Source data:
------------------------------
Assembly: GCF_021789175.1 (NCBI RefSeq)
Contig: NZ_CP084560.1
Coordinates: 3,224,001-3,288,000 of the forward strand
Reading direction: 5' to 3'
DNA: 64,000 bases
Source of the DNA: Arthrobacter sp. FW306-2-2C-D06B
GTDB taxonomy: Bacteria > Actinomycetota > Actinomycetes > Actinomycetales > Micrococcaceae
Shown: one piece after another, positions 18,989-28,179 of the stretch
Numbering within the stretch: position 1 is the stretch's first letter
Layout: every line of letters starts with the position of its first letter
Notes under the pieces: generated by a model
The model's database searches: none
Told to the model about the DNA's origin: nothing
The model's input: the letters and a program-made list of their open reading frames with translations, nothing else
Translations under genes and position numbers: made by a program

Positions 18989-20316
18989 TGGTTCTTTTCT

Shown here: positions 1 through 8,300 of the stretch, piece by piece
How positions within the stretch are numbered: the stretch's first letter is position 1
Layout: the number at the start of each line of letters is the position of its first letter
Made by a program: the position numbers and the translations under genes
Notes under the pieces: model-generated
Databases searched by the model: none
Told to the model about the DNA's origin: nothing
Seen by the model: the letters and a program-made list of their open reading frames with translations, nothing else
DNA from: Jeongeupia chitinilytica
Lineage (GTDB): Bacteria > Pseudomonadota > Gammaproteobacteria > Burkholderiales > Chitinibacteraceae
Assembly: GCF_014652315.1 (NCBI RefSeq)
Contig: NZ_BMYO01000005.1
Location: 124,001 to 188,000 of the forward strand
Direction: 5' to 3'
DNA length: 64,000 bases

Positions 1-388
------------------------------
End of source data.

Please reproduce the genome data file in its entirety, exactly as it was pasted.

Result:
Assembly: GCF_021789175.1 (NCBI RefSeq)
Contig: NZ_CP084560.1
Coordinates: 3,224,001-3,288,000 of the forward strand
Reading direction: 5' to 3'
DNA: 64,000 bases
Source of the DNA: Arthrobacter sp. FW306-2-2C-D06B
GTDB taxonomy: Bacteria > Actinomycetota > Actinomycetes > Actinomycetales > Micrococcaceae
Shown: one piece after another, positions 18,989-28,179 of the stretch
Numbering within the stretch: position 1 is the stretch's first letter
Layout: every line of letters starts with the position of its first letter
Notes under the pieces: generated by a model
The model's database searches: none
Told to the model about the DNA's origin: nothing
The model's input: the letters and a program-made list of their open reading frames with translations, nothing else
Translations under genes and position numbers: made by a program

Positions 18989-20316
18989 TGGTTCTTTTCT

Shown here: positions 1 through 8,300 of the stretch, piece by piece
How positions within the stretch are numbered: the stretch's first letter is position 1
Layout: the number at the start of each line of letters is the position of its first letter
Made by a program: the position numbers and the translations under genes
Notes under the pieces: model-generated
Databases searched by the model: none
Told to the model about the DNA's origin: nothing
Seen by the model: the letters and a program-made list of their open reading frames with translations, nothing else
DNA from: Jeongeupia chitinilytica
Lineage (GTDB): Bacteria > Pseudomonadota > Gammaproteobacteria > Burkholderiales > Chitinibacteraceae
Assembly: GCF_014652315.1 (NCBI RefSeq)
Contig: NZ_BMYO01000005.1
Location: 124,001 to 188,000 of the forward strand
Direction: 5' to 3'
DNA length: 64,000 bases

Positions 1-388